BT Sport provides comprehensive TV coverage, but online there’s also the official wrc.com, which offers streaming and live timing of every special stage as it happens. 

Just be prepared to be hooked. Not everything was ‘better back then’.

Loeb chooses Hyundai for his comeback

Well, did he ever really leave? Never for long. Like his Formula 1 equivalent, Michael Schumacher, Sébastien Loeb just can’t leave his first love alone. Last season, after three years away, he returned to Citroën with which he won his mindbending (and at times admittedly mind-numbing) nine consecutive WRC titles between 2004 and 2012, for sporadic outings. Victory on Rally Spain proved that, at still just 44, Loeb’s magic is intact. 

Stage flight: Why rallying is back to its best in 2019

Naturally, this year he wants to add to his record tally of 79 wins. But no longer for Citroën, if old enemy Ogier is on board. Instead, he’ll do six rallies for Hyundai. That rules out a 10th drivers’ crown, but Loeb no longer requires such trinkets to keep him motoring. Six will do just fine.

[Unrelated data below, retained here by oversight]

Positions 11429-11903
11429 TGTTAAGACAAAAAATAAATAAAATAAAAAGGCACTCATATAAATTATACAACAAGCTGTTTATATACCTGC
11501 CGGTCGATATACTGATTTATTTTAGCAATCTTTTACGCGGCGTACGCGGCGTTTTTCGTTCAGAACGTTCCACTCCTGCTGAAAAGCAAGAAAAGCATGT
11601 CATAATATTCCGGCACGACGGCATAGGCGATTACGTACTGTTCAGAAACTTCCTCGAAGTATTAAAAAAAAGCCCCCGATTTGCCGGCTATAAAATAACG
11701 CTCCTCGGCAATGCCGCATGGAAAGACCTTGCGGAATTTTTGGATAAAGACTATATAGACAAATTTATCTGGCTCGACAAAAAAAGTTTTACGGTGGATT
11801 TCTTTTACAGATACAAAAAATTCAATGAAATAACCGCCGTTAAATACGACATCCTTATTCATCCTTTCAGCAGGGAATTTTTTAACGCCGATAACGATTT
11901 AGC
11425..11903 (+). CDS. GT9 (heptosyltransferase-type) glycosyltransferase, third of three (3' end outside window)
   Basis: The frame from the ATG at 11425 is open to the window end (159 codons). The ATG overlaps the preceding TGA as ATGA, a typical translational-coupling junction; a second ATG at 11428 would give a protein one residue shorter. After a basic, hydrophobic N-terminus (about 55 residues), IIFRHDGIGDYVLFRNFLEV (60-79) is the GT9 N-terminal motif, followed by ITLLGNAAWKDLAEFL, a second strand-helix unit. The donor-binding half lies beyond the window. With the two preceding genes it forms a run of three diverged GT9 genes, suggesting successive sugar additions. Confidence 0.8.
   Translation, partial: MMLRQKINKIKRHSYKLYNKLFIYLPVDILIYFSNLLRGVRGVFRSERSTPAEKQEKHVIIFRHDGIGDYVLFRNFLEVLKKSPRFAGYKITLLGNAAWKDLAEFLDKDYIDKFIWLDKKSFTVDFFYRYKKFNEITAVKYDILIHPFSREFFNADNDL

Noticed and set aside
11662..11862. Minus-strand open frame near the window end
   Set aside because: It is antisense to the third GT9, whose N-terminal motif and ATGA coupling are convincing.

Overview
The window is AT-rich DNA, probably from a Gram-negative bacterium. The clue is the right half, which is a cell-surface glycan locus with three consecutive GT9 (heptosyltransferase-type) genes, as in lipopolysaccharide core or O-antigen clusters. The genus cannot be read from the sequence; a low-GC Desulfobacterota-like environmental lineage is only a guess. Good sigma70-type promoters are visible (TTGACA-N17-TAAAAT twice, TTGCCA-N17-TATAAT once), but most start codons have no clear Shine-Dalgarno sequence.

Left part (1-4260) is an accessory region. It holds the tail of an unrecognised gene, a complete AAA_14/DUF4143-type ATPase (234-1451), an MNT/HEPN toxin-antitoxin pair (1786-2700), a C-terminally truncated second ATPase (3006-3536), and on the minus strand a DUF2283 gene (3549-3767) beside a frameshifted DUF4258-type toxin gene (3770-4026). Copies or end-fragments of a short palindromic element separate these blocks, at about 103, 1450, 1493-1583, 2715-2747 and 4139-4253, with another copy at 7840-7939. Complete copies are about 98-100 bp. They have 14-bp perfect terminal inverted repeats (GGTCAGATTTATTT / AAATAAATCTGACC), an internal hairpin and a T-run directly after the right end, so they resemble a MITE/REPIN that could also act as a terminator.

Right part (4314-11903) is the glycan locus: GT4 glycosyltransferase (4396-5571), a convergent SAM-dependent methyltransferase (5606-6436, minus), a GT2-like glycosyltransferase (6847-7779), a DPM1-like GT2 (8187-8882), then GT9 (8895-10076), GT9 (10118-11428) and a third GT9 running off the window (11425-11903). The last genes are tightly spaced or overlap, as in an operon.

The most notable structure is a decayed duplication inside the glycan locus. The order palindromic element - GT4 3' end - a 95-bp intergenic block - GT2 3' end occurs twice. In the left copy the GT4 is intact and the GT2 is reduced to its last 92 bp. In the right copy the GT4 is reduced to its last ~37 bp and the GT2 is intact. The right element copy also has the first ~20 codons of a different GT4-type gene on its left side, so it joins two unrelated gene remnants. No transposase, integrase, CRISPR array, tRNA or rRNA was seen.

That he will arrive in Monte-Carlo this week straight from the gruelling Dakar Rally, where he has been competing for Peugeot, only adds to the man’s old-school heroic aura.

Ogier returns to where he started

He has six consecutive world titles, but Sébastien Ogier shows no inclination to relax his grip on rallying’s premier league. And while he remains statistically only the second greatest in history, the Frenchman will always have a reason to get up in the morning – especially when it’s his nemesis and namesake Loeb who he must topple to become number one. 

Stage flight: Why rallying is back to its best in 2019